The Huffington Post has published an article about the falsehoods being spread in the U.S. regarding Britain’s National Health Service (NHS).  From the article:

As the debate over how best to look after American patients rages on, Britain’s socialized health care system has increasingly found itself being drawn into the argument. Critics of the Obama administration’s plan to overhaul US health care say the president is seeking to model the U.S. system on that of Britain or Canada – places they paint as countries where patients linger for months on waiting lists and are forbidden from paying for their own medication.

[. . .]

The criticism, widely covered in the U.K. media, has clearly stung Britain’s left-leaning Labour government. The Department of Health took the unusual step of contacting The Associated Press and e-mailing it a three-page rebuttal to what it said were misconceptions about the NHS being bandied about in the U.S. media – each one followed with the words: “Not true.”

At the top of the list was the idea that a patient in his late 70s would not be treated for a brain tumor because he was too old – a transparent reference to Grassley’s comments about Kennedy.

And what of Republicans’ claim that British patients are robbed of their medical choices? False again, the department said.

“Everyone who is cared for by the NHS in England has formal rights to make choices about the service that they receive,” it said in its rebuttal.

Then followed a fact sheet comparing selected statistics such as health spending per capita, infant mortality, life expectancy, and more. Each one showed England outperforming its trans-Atlantic counterpart.

The British government offers health care for free at the point of need, a service pioneered by Labour in 1948. In the six decades since, its promise of universal medical care, from cradle to grave, is taken for granted by Britons to such an extent that politicians – even fiscal conservatives – are loath to attack it.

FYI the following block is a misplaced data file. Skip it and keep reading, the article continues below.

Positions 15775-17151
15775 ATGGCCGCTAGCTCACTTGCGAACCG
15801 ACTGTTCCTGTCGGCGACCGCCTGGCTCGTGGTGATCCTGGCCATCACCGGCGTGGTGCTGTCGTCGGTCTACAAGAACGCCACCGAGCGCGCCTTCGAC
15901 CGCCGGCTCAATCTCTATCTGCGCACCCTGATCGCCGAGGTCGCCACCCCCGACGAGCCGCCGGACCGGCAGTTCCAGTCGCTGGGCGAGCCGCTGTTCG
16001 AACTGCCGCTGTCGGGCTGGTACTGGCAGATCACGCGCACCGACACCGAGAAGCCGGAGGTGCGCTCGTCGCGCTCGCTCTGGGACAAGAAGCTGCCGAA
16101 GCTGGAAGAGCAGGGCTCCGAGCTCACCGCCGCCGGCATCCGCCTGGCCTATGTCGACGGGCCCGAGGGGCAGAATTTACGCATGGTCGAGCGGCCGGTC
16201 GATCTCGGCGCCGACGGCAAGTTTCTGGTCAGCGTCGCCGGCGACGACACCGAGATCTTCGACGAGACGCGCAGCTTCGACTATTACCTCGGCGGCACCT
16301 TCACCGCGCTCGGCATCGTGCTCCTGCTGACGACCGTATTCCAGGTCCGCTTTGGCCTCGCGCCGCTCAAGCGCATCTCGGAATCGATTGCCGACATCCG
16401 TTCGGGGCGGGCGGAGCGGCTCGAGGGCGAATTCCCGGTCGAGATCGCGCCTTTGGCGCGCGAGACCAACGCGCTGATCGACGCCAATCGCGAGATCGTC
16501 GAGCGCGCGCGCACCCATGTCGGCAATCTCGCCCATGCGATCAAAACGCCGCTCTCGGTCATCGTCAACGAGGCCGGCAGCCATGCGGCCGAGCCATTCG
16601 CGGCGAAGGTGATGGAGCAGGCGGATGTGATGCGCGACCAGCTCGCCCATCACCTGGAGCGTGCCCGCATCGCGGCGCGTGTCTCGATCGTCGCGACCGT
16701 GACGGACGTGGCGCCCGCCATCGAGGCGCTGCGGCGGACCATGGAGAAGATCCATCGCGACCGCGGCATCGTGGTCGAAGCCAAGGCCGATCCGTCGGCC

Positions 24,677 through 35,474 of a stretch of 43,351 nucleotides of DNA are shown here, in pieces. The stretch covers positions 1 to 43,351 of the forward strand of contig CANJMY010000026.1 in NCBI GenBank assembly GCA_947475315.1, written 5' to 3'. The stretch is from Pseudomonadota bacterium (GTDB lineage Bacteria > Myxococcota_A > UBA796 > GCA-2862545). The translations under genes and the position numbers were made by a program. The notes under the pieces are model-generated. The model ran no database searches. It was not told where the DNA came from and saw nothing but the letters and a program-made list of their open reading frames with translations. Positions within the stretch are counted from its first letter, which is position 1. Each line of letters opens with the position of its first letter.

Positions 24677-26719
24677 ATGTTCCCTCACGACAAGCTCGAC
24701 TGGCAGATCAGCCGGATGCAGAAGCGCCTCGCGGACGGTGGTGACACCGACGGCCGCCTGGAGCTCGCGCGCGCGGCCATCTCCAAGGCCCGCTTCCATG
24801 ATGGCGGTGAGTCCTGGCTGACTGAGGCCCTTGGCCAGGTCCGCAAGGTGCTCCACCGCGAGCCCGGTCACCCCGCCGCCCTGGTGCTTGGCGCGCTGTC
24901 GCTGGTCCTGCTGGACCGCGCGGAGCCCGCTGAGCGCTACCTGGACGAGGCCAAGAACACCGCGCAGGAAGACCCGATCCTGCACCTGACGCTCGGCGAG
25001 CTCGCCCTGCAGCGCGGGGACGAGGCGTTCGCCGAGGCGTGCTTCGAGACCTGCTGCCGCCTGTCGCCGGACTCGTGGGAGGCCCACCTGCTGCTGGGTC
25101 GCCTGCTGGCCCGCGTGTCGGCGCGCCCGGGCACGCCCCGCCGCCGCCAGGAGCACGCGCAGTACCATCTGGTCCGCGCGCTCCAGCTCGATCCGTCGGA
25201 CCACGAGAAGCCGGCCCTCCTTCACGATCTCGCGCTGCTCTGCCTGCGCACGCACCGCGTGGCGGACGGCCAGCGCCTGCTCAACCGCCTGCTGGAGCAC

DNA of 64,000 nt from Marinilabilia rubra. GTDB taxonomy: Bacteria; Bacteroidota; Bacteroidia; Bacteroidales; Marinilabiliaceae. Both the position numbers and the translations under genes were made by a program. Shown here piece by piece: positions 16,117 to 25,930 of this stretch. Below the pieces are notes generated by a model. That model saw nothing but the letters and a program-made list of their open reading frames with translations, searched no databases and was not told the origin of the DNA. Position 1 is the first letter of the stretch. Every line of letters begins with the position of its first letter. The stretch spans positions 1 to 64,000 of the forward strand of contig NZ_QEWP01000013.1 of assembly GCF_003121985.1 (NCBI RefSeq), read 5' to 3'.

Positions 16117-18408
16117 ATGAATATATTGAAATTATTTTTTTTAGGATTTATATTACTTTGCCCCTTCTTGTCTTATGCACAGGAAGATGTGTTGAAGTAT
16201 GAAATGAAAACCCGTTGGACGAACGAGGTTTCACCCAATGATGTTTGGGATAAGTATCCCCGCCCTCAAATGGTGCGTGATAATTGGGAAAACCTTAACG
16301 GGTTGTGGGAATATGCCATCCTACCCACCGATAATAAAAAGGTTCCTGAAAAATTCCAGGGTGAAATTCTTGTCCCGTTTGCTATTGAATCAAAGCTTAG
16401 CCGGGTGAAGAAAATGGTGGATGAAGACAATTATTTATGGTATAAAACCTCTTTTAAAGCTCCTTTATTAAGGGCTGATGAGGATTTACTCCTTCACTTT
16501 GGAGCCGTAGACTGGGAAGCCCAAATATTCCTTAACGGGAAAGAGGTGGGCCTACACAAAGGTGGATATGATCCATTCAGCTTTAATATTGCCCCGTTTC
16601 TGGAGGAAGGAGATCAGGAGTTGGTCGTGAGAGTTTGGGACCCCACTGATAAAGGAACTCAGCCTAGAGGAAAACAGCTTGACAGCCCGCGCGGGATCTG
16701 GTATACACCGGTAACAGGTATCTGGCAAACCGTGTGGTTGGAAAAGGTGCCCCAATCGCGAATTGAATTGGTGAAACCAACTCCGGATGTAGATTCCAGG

But the NHS faces significant challenges, not least a multibillion pound (dollar) deficit predicted to open up over the next five years. It has its critics too, particularly cancer patients who complain that the government refuses to cover costlier drugs, leaving those who need expensive treatments to pay for them out of pocket.

Nevertheless, many in the British press bristled at the criticism from America’s right wing.

“How dare the Republicans bad-mouth our free health care system?” Guardian columnist Michele Hanson wrote Wednesday. “If I’d been born in the U.S., I’d probably be dead by now.”

It is worth noting that, despite the claim from the Right that we will end up with a system like Britain or Canada, those two countries do not have the same system.  The British system is socialized medicine, in which the government employs the doctors, owns the hospitals etc (just like the Veterans Administration here in the U.S.), and the Canadian system is a single-payer Medicare-for-All system, such as the one we advocate for.

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